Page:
Arrangements had been made, and there was someone to escort us through the house and the grounds. It was overwhelming. Our guide told us the home had been built in 1915 and had been sold two decades later after the deaths of the original owners. Four decades later the second owners donated the estate to the National Trust for Historic Preservation. There was no furniture in the large rooms, but that was no problem. All I had to do was pick the areas I wanted to use, and the production department would dress it. There was a magnificent stairway.
I was blown away by the ballroom.
We were told the original owner who had the house built was from Ireland, and because of his love for his home country, murals of Irish landscapes had been painted on the walls. We were also told a fascinating story about the two crystal chandeliers that hung in the ballroom. After World War I, the owner had buyers circulating in Europe to purchase furnishings for the new home. As the story went, the room chosen in Versailles for the signing of the peace treaty had two crystal chandeliers lit by candles. Since the treaty signing ceremony would take longer than those candles burned, two identical chandeliers were created that were electrical. After the signing, the original chandeliers were restored, and the two electrical stand-ins were purchased, shipped to America and hung in Filoli. Many years later when I revisited Filoli, I learned neither of those stories was true. The original owner was born in San Francisco, and the chandeliers had not hung over and lit the signing of the treaty after World War I. That’s unfortunate. That elegant ballroom seemed to call out for the more romantic history regarding its creation. In my mind, I revert to that old adage: if there is a difference between truth and the legend, print the legend.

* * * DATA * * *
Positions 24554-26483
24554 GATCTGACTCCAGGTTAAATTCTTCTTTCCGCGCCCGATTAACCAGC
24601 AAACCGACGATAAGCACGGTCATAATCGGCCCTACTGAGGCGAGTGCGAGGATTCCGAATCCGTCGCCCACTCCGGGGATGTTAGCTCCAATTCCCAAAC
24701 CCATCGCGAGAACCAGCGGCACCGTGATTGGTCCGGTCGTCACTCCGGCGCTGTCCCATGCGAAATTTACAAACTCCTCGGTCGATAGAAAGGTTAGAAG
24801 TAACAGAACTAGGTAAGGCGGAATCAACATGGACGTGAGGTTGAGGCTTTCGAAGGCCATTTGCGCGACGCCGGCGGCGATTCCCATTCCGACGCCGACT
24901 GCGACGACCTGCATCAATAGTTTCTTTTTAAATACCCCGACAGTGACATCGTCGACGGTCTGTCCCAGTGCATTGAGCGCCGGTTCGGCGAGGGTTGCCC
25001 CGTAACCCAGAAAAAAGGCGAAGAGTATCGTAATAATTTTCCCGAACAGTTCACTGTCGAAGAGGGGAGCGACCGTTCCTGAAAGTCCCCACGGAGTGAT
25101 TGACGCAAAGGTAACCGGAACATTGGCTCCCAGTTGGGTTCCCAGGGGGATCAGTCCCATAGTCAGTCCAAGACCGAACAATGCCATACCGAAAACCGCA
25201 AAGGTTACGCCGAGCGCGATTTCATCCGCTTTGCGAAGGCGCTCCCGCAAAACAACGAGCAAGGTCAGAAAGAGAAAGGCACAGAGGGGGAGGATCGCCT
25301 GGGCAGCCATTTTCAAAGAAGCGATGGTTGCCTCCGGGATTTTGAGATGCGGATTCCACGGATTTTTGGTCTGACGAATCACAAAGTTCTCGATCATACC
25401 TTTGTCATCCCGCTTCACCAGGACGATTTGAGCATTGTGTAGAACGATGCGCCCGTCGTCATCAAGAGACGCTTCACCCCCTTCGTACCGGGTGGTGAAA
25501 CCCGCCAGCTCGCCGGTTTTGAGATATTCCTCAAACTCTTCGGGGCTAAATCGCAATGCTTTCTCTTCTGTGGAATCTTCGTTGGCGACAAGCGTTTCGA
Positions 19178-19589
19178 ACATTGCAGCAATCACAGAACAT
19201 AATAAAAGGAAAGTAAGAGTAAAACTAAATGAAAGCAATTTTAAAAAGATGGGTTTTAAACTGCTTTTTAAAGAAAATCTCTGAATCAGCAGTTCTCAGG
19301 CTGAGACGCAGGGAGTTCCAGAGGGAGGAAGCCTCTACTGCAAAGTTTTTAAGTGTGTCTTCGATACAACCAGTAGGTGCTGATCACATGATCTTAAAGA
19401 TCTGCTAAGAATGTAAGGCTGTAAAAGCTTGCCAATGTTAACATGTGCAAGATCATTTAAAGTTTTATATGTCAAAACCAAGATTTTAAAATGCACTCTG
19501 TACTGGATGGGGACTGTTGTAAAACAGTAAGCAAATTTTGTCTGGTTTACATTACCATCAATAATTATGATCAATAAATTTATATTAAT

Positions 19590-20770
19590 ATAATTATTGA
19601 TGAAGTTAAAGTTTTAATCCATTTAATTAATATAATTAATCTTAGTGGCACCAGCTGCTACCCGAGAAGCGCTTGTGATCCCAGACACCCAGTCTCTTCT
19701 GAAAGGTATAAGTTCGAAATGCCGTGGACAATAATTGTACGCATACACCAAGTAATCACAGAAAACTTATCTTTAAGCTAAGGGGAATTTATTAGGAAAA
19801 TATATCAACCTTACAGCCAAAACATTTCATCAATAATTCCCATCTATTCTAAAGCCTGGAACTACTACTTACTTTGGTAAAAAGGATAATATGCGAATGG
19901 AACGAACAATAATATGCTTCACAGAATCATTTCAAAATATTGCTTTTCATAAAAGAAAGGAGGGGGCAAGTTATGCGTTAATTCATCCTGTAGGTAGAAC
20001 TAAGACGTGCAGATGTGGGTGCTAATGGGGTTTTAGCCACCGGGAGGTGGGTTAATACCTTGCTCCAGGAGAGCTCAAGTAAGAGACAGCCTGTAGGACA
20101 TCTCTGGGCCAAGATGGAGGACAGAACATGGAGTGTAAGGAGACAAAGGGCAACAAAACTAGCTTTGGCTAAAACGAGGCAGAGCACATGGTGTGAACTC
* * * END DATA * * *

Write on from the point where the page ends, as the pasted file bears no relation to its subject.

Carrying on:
Our script called for a carriage house. They had one, and it came equipped with carriages.
We were told there were seven formal gardens. They truly were awesome.
As we roamed about, our assistant director said to me, “It’s just as good as I always knew it would be.” My ears perked up. I knew the Spelling production office had said they wanted the film shot locally in southern California. I was also aware that Phil as line producer felt he was charged with protecting the creative visions of the Shapiro’s. I went to him and told him what I had just learned, that our assistant director, who had spent weeks with us searching futilely for a location, had known all the time of Filoli’s existence. Did he want an assistant director whose allegiance was to the Spelling production office, not to the Shapiro’s. Phil agreed. After we returned to Los Angeles, the assistant director was replaced.
Casting had continued and was almost completed. George Peppard would be playing Blake Carrington. Linda Evans had been cast as had Bo Hopkins and Dale Robertson. Al Corley and Pamela Sue Martin would play Blake’s children. I had suggested fourteen-year old Katy Kurtzman (she had been my Heidi in THE NEW ADVENTURES OF HEIDI and had appeared in my THE SCAVENGERS on HOW THE WEST WAS WON) for the role of Bo Hopkins’ daughter, and she had been cast. Back in Los Angeles we proceeded to find the rest of our locations. We would spend the first twelve days of our twenty-four day shooting schedule filming on the Filoli estate. The remaining twelve days we would film in and around Los Angeles. Our six-week prep was over. I was ready to say “Action!” The pain of what had been such a rocky start for me had dimmed. Fortunately I couldn’t see the rocks that loomed just around the corner.